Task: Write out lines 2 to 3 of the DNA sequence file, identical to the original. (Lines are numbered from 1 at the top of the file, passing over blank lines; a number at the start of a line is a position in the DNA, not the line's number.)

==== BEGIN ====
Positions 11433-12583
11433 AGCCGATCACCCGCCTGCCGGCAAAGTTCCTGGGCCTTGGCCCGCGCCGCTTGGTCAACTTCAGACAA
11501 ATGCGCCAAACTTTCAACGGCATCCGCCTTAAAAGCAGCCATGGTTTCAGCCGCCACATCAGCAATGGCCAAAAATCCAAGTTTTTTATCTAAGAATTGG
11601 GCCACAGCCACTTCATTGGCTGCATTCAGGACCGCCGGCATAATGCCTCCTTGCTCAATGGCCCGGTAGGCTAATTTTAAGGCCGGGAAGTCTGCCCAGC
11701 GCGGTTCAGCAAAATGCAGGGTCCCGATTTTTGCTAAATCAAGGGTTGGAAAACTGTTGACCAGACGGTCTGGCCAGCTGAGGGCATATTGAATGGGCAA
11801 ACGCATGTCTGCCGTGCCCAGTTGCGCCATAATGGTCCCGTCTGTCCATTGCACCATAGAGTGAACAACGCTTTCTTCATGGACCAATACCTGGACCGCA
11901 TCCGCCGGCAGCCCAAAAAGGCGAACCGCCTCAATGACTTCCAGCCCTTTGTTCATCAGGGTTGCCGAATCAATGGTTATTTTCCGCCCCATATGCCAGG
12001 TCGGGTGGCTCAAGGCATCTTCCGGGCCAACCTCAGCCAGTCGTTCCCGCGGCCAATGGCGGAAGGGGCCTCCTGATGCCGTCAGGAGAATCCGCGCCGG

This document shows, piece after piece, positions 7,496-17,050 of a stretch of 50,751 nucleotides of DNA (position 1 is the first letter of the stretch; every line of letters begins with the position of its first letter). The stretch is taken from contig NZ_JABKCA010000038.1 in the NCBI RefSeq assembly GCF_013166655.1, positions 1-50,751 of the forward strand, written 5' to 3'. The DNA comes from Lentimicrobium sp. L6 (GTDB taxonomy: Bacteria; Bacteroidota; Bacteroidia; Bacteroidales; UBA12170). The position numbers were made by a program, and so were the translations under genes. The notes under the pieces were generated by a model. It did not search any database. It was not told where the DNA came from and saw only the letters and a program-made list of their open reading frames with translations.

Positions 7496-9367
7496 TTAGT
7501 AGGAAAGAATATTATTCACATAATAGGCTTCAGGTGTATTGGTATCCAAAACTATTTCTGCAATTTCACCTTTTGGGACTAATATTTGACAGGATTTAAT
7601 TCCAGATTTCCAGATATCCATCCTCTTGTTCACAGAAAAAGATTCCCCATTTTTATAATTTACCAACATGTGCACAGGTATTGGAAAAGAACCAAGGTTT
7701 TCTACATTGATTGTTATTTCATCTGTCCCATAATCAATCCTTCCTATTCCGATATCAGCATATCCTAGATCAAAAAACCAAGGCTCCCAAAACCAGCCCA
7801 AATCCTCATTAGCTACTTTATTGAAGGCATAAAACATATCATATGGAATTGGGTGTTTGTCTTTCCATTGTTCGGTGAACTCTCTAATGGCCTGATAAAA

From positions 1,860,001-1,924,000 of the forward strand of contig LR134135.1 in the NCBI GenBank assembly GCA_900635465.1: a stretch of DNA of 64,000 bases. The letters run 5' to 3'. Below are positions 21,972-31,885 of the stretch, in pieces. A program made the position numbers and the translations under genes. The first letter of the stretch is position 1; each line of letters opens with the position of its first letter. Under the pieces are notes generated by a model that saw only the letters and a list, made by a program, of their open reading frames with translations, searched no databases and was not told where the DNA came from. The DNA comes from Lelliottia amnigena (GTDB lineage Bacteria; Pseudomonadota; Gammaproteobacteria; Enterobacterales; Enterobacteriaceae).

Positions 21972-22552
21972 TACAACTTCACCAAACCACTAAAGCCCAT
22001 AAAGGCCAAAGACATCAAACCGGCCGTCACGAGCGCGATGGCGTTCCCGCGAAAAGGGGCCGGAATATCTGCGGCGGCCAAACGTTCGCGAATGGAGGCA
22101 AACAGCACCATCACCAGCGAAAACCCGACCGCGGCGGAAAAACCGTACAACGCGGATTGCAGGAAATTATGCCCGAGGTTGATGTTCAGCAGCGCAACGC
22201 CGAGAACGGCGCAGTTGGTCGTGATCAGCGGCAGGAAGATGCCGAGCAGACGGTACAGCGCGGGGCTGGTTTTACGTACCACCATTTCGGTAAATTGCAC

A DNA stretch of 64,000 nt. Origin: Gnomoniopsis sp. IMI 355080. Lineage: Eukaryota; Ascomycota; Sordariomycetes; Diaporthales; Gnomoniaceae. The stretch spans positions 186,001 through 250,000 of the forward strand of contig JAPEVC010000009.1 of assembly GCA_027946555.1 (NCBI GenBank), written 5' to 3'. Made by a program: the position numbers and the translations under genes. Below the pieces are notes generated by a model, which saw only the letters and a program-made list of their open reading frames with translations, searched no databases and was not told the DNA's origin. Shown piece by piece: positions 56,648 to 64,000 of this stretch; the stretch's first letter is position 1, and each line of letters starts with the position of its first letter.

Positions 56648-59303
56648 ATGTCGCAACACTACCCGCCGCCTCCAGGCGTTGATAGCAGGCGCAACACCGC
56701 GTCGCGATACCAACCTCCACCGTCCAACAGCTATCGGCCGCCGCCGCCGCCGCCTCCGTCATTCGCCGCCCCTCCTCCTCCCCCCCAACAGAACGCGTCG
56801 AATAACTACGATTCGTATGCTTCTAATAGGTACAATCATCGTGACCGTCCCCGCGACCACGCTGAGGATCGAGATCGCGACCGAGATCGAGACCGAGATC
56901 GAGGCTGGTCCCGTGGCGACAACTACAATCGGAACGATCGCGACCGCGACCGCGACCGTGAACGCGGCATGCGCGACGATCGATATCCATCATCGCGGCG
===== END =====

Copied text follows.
11433 AGCCGATCACCCGCCTGCCGGCAAAGTTCCTGGGCCTTGGCCCGCGCCGCTTGGTCAACTTCAGACAA
11501 ATGCGCCAAACTTTCAACGGCATCCGCCTTAAAAGCAGCCATGGTTTCAGCCGCCACATCAGCAATGGCCAAAAATCCAAGTTTTTTATCTAAGAATTGG